Special care should be taken to read and reread President Hunter’s comments about love in the home (this is section three of the lesson). He talks about the importance of family prayer, Family Home Evening, and of course, that we should not forget family scripture study.

It is easier to let these things slide when the children enter the teen years and they start having many activities outside the home. But this is the time when these activities will help them hang onto their values you instilled in them as little children. It is during these years that the world will try to steal them away from what you have taught them. Hang on to your children during these years. If you were ever involved in their lives before, now is the most important time of all to be there every step of the way.

The Successful Parent

Every child comes to earth with their own personality. We cannot parent all children in the same way because every child has different needs and abilities. We will make mistakes of ignorance, in judgment, in temperament, and yet we still love them. “Surely our Heavenly Father knows, when he entrusts his spirit children into the care of young and inexperienced parents, that there will be mistakes and errors in judgment. … As parents, we often assume that, if our child doesn’t become an overachiever in every way, we have failed. We should be careful in our judgments.”

There are few parents who are blessed to have only obedient children. Most of us have had at least one child who has wandered off spiritually. These children cause us pain and heartache as we struggle to help them find their way back to the Lord. Sometimes they only stray a little, but sometimes they go away for years, living lives that will cause them sore repentance before they can return.

One of the difficulties for the parents of these children is not blaming themselves for the choices their children made. Logically, you can grasp that if you can make a child good then if they turn out bad it is all your fault. But that doesn’t take into account each child’s agency and desire to obey. We can’t take credit for another person’s righteousness any more than we can take credit for their wickedness. If we, as parents, have done all we know how to do to help them make good choices and we have loved them all along the way, then all we can do is turn them over to the Lord and continue to pray and fast for their welfare. The least productive thing we can do with a wayward child is to take credit for their bad decisions.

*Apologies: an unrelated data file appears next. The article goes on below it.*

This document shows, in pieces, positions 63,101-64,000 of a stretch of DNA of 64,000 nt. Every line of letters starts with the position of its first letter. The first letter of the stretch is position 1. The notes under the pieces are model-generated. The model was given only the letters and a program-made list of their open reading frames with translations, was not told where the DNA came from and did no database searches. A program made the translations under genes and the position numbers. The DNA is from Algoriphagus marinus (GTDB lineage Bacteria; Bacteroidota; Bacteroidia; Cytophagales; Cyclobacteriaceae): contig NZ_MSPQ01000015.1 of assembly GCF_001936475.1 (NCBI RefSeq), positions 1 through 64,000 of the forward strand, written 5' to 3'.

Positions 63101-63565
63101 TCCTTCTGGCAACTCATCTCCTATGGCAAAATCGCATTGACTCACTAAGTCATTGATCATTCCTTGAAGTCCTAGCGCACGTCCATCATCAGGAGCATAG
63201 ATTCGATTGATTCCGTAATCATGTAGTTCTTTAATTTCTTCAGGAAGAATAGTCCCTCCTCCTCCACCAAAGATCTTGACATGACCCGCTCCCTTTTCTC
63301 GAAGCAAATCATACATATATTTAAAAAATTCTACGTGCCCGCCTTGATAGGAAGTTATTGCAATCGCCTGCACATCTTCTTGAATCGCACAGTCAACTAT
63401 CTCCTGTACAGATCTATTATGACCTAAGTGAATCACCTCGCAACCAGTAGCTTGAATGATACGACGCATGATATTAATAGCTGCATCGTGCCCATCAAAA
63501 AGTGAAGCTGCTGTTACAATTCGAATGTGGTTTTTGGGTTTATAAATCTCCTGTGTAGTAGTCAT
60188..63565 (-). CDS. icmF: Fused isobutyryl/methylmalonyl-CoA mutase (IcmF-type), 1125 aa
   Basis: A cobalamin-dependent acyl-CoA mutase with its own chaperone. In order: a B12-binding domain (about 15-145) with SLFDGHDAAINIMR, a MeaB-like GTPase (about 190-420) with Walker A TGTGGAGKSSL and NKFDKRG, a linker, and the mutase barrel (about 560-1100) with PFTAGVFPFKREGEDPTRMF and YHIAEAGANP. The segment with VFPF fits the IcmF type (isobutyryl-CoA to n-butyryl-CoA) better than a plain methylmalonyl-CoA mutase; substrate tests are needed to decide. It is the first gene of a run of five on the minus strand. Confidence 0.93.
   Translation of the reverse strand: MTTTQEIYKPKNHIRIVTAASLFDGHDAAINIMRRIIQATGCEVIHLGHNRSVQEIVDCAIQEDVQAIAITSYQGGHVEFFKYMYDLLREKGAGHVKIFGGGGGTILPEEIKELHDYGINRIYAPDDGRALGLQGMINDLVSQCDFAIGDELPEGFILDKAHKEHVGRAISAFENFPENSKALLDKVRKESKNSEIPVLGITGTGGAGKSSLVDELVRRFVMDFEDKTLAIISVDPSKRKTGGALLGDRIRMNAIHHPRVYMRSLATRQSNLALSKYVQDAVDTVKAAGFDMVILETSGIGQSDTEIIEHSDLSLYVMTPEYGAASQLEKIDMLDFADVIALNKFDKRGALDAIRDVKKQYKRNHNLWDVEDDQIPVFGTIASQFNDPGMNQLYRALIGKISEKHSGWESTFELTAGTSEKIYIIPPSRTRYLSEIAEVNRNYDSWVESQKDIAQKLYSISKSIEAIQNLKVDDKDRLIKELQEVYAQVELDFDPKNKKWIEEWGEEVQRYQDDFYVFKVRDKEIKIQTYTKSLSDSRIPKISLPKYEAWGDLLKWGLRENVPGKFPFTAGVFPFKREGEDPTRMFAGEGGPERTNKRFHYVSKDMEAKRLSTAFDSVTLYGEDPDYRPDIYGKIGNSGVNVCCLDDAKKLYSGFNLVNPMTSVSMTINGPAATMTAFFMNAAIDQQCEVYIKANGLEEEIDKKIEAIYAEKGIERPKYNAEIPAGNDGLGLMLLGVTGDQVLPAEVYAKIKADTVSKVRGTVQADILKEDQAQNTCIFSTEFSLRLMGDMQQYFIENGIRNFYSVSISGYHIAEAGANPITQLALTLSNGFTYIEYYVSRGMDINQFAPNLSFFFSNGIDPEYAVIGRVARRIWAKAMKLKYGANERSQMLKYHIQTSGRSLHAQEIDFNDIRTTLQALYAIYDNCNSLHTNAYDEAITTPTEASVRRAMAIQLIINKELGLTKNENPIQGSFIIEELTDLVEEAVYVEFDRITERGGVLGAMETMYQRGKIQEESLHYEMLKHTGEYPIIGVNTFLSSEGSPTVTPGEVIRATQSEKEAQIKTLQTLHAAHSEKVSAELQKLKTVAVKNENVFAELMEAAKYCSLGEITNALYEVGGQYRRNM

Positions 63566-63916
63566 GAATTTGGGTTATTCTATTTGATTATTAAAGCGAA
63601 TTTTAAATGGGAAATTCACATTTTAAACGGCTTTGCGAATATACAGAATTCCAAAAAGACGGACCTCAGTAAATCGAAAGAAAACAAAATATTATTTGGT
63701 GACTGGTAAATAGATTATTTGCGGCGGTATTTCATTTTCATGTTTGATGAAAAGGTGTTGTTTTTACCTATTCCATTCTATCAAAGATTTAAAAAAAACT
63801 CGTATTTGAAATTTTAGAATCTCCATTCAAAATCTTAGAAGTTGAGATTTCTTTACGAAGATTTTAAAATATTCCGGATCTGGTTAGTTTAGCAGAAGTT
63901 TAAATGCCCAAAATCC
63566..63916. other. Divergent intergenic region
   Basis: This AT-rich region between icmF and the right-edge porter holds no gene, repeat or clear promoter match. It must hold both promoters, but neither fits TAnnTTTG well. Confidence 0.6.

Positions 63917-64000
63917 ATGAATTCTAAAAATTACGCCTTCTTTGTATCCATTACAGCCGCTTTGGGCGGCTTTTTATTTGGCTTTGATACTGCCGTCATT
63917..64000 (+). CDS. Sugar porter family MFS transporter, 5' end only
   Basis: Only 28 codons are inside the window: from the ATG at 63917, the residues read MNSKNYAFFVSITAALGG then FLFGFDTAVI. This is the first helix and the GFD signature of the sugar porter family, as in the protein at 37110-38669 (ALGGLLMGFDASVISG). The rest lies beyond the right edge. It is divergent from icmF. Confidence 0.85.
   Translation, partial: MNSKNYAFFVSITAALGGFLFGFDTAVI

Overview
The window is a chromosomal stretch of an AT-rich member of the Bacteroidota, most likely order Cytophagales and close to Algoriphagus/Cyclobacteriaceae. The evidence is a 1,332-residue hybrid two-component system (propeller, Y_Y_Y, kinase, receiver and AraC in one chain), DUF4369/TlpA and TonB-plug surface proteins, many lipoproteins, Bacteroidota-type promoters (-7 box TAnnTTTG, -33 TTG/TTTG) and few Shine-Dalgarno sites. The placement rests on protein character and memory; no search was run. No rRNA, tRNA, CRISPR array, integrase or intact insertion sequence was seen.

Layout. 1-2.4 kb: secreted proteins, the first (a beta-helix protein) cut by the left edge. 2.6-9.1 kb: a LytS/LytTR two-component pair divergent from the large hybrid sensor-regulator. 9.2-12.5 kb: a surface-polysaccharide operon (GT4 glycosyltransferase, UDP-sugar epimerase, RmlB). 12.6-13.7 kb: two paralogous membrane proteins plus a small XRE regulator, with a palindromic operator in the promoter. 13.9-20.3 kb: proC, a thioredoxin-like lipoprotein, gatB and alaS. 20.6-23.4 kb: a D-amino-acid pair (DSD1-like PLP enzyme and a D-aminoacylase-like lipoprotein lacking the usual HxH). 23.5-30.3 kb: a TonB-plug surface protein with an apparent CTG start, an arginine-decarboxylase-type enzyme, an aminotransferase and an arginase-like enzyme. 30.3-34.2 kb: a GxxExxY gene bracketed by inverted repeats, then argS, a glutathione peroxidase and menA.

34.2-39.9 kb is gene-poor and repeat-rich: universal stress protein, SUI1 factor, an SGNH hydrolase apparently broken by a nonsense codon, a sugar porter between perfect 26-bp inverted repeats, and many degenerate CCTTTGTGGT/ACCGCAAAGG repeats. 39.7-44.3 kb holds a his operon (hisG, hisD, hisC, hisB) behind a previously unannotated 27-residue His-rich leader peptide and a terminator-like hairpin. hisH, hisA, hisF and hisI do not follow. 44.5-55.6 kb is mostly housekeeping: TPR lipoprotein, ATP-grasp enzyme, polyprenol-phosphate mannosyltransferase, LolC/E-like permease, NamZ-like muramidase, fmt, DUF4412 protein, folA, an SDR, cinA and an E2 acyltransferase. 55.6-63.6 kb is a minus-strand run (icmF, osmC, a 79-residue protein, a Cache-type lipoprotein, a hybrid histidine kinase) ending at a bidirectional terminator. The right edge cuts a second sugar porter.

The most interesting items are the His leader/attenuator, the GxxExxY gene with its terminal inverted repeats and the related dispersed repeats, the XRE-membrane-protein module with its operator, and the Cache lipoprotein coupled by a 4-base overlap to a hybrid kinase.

“My concern today is that there are parents who may be pronouncing harsh judgments upon themselves and may be allowing these feelings to destroy their lives, when in fact they have done their best and should continue in faith.”

Our Holy Place

The temple is not the only holy place in our lives. Our home is also a holy place. It becomes holy because of how we live our lives in our home. A holy home is one filled with love, prayer, scriptures, obedience, sacrifice, and service. Living godly principles makes for a godly home.

President Hunter taught that, “If you will diligently work to lead your families in righteousness; encouraging and participating in daily family prayer, scripture reading, family home evening, and love and support for each other in living the teachings of the gospel you will receive the promised blessings of the Lord in raising a righteous posterity.” But what if you are part-way through raising your children and are just getting started down this path of family prayer and scripture reading? It is more difficult to start downstream than it is at the beginning of the journey, but that doesn’t mean it can’t still have a significant impact on your family.

Anytime we change routines with children they are likely to fight us on it, especially the older ones. All we can do is pray for the strength and inspiration to find ways to connect with the children so they come to depend on the routine. If we can make that connection, then they will be more likely to want that same thing in their home when they marry.

Final Thoughts

We all want peace in the world and in our community, but if we cannot achieve peace in our homes we will never collectively see it in our communities. Peace and cooperation begin in the home. If you look at the behavior of a country, you will see what is going on in their homes. This is why the family unit is so critical to the health of the nation. We cannot have a nation in chaos if we are raising children in our homes who turn to the Lord for answers and communion each day, who read and study the gospel and serve others.